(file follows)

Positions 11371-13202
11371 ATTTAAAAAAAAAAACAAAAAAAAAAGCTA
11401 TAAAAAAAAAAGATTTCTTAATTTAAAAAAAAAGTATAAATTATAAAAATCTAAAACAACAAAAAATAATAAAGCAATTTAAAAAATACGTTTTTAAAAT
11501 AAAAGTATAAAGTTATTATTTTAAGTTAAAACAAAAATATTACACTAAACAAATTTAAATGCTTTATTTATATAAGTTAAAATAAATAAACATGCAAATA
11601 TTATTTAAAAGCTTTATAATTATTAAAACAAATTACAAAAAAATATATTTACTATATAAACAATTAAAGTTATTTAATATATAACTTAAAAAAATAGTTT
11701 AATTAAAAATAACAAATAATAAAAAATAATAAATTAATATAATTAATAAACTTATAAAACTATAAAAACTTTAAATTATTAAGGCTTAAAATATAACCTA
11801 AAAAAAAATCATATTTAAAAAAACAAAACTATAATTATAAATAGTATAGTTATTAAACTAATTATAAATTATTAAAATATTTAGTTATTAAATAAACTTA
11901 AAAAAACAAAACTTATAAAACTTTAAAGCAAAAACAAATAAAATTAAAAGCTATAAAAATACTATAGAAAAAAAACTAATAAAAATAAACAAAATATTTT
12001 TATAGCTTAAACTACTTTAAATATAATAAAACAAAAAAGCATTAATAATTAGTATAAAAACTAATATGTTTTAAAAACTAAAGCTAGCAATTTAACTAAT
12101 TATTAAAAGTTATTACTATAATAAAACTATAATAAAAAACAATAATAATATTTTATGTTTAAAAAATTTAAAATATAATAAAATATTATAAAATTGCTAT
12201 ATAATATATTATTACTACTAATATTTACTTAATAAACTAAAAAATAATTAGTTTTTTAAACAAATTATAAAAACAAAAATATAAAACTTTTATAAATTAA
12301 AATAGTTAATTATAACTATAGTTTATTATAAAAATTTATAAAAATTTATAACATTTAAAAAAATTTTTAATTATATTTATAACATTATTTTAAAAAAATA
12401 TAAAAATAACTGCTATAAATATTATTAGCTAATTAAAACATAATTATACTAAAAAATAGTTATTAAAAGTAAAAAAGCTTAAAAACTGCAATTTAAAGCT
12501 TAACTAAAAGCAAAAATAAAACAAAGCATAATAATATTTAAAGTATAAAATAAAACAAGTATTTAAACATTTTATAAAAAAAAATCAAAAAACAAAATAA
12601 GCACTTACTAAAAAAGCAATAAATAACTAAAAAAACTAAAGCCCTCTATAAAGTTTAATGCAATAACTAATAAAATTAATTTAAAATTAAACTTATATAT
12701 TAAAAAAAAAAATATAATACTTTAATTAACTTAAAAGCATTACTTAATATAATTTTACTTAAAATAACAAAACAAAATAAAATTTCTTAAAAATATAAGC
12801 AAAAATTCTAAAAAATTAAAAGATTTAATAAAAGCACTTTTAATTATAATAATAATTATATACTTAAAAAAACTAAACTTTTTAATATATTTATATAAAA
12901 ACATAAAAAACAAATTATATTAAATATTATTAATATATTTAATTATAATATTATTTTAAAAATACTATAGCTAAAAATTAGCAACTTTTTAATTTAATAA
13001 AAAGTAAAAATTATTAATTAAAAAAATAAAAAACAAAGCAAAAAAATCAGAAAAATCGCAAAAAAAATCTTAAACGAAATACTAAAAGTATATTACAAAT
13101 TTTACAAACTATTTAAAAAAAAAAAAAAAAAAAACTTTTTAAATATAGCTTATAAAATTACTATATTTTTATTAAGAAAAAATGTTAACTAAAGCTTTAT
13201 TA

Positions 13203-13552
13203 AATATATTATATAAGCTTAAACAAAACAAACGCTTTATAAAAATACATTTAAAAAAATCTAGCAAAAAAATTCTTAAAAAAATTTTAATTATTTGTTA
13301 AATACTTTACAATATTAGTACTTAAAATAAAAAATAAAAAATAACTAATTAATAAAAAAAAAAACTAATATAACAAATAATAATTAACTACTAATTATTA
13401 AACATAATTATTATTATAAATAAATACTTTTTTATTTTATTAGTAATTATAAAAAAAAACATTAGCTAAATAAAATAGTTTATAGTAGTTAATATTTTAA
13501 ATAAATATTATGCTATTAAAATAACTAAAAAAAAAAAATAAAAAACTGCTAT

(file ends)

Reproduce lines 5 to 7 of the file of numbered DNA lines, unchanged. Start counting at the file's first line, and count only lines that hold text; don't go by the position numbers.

11601 TTATTTAAAAGCTTTATAATTATTAAAACAAATTACAAAAAAATATATTTACTATATAAACAATTAAAGTTATTTAATATATAACTTAAAAAAATAGTTT
11701 AATTAAAAATAACAAATAATAAAAAATAATAAATTAATATAATTAATAAACTTATAAAACTATAAAAACTTTAAATTATTAAGGCTTAAAATATAACCTA
11801 AAAAAAAATCATATTTAAAAAAACAAAACTATAATTATAAATAGTATAGTTATTAAACTAATTATAAATTATTAAAATATTTAGTTATTAAATAAACTTA